A documentary series from the grassroots regenerative agriculture movement Farmer's Footprint, powered by Seraphic Group, has launched with a 20-minute film that was named a Vimeo "Staff Pick." Each short film in the series visits a farming family that is transitioning into a future of renewed food independence and economic viability through regenerative agriculture. The inaugural film in the series, Farmer's Footprint: The Beginning, showcases the trials, lessons learned, and gratifying victories of the four-generation Breitkreutz family of Stoney Creek Farm in Redwood Falls, Minnesota, as they navigate away from conventional practices to regenerative agriculture. Over decades of using conventional methods, the family had seen their soils degrade and their input costs rise each year. But just a few years of embracing regenerative practices has healed their land while cutting their costs.

The Food and Agriculture Organization of the United Nations has released a report showing that the biodiversity that underpins our food systems is disappearing--putting the future of our food, livelihoods, health, and environment under severe threat. State of the World's Biodiversity for Food and Agriculture warns that when agricultural biodiversity is lost, it cannot be recovered. The report points to decreasing plant diversity in farmers' fields, rising numbers of livestock breeds at risk of extinction, and increases in the proportion of overfished fish stocks. Of some 6,000 plant species cultivated for food, fewer than 200 contribute substantially to global food output, while just nine account for 66% of total crop production. Similarly, the world's livestock production is based on about 40 animal species. Furthermore, information from the 91 reporting countries reveals that wild food species and many species that contribute to ecosystem services that are vital to food and agriculture, including pollinators, soil organisms, and natural enemies of pests, are rapidly disappearing. The full report is available online.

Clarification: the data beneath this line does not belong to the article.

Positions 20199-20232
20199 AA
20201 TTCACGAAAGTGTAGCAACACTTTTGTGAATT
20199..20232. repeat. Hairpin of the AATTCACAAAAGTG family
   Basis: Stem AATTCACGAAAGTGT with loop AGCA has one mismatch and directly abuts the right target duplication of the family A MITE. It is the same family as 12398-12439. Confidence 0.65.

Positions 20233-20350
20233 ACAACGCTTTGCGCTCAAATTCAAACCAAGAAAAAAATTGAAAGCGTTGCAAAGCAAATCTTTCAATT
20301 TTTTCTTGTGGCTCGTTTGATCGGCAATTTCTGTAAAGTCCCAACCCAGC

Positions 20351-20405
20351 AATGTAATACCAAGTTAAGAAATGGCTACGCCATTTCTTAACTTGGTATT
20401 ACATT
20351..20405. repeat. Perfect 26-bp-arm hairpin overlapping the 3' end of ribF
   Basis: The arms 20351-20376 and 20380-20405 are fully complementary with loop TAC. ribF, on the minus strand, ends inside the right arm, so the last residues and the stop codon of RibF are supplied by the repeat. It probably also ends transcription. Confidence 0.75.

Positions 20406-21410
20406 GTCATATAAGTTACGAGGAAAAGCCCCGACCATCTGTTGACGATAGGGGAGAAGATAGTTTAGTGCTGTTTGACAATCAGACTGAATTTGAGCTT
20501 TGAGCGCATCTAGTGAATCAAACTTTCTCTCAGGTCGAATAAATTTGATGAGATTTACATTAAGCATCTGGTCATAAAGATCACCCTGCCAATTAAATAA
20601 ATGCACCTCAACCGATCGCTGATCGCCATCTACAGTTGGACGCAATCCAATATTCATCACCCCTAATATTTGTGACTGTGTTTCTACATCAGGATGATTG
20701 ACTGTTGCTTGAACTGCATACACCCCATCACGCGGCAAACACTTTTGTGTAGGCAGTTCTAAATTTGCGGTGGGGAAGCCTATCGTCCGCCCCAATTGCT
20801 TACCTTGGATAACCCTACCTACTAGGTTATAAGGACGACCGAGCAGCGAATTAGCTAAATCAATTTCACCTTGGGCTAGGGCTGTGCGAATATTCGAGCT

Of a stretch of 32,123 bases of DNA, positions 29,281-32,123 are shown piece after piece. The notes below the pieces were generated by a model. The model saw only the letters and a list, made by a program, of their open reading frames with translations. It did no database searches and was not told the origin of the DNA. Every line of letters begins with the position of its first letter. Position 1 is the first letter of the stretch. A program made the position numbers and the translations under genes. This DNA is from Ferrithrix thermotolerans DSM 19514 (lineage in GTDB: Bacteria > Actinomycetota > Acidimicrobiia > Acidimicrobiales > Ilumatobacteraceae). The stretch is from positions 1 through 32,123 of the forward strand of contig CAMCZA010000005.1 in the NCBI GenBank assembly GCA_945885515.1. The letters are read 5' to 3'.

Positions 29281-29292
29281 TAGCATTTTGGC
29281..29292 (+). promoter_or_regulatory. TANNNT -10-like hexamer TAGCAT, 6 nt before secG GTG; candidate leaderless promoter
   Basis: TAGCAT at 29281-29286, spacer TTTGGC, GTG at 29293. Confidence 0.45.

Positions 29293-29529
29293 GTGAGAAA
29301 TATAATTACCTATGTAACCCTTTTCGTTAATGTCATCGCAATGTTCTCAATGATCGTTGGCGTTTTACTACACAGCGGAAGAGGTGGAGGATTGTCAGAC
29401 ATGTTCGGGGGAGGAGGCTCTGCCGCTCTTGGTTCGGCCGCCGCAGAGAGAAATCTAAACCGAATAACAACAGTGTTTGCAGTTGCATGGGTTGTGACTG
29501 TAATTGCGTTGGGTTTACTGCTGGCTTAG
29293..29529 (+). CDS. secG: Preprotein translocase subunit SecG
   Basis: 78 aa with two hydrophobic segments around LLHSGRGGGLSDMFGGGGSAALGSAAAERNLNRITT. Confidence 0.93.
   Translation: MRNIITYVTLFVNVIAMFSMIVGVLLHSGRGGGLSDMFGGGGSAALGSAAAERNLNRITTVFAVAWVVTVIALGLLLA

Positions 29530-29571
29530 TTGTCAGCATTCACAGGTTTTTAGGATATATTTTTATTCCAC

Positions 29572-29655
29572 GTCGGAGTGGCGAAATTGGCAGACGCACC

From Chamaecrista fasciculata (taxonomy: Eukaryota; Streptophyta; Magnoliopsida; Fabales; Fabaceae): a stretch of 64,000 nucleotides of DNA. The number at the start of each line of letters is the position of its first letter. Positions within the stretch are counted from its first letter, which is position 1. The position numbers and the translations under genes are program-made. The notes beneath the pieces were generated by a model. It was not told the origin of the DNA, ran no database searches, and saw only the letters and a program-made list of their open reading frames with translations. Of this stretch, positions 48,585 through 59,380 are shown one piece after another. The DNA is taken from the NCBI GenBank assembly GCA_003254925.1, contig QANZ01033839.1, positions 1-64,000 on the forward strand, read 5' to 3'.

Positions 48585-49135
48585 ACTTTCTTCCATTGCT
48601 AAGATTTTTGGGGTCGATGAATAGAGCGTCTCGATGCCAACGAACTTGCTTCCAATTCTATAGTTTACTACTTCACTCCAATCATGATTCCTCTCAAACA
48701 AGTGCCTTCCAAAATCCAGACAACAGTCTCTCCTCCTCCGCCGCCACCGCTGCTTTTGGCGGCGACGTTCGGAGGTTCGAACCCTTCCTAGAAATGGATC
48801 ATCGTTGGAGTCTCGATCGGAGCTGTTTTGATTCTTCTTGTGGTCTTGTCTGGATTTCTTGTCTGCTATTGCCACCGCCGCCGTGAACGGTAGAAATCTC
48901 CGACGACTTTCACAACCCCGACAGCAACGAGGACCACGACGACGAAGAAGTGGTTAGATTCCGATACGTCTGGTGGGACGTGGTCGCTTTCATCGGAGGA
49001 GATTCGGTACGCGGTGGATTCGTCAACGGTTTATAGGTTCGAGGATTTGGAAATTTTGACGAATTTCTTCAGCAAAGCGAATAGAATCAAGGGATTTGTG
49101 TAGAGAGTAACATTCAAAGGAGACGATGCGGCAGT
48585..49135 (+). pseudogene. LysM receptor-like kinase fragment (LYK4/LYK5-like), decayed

A team from Cornell University has unveiled a framework for economic impact analysis that uses locally sourced data to accurately capture spending related to the agriculture industry. Traditional economic analyses using state and local data can distort the impact of agriculture in a local economy. The Cornell researchers used New York's apple industry as a case study for the new framework and found that this industry has a 21% larger economic impact than traditional models suggest. The team found that every $1 of New York apples or apple products sold generates an additional 58 cents of spending, such as for support services and supplies. Similarly, apple industry jobs generate additional employment, and every $1 of direct apple-industry gross domestic product generates an additional $1.14 in GDP from related business activity in the state.

A study led by Cornell University shows that biochar has the ability to soak up nitrogen from the air pollutant ammonia through a chemical reaction. Research in Ethiopia proposed to capture the nitrogen that would otherwise be lost from compost by adding biochar, and successfully documented this capture. Professor Johannes Lehmann notes that biochar compost has several potential benefits for farmers: it can conserve nitrogen for use as fertilizer, reduce odors from manure, and protect local water quality. In addition, the study revealed to scientists a process by which nitrogen emitted through mineralization and fires is naturally recaptured in terrestrial ecosystems.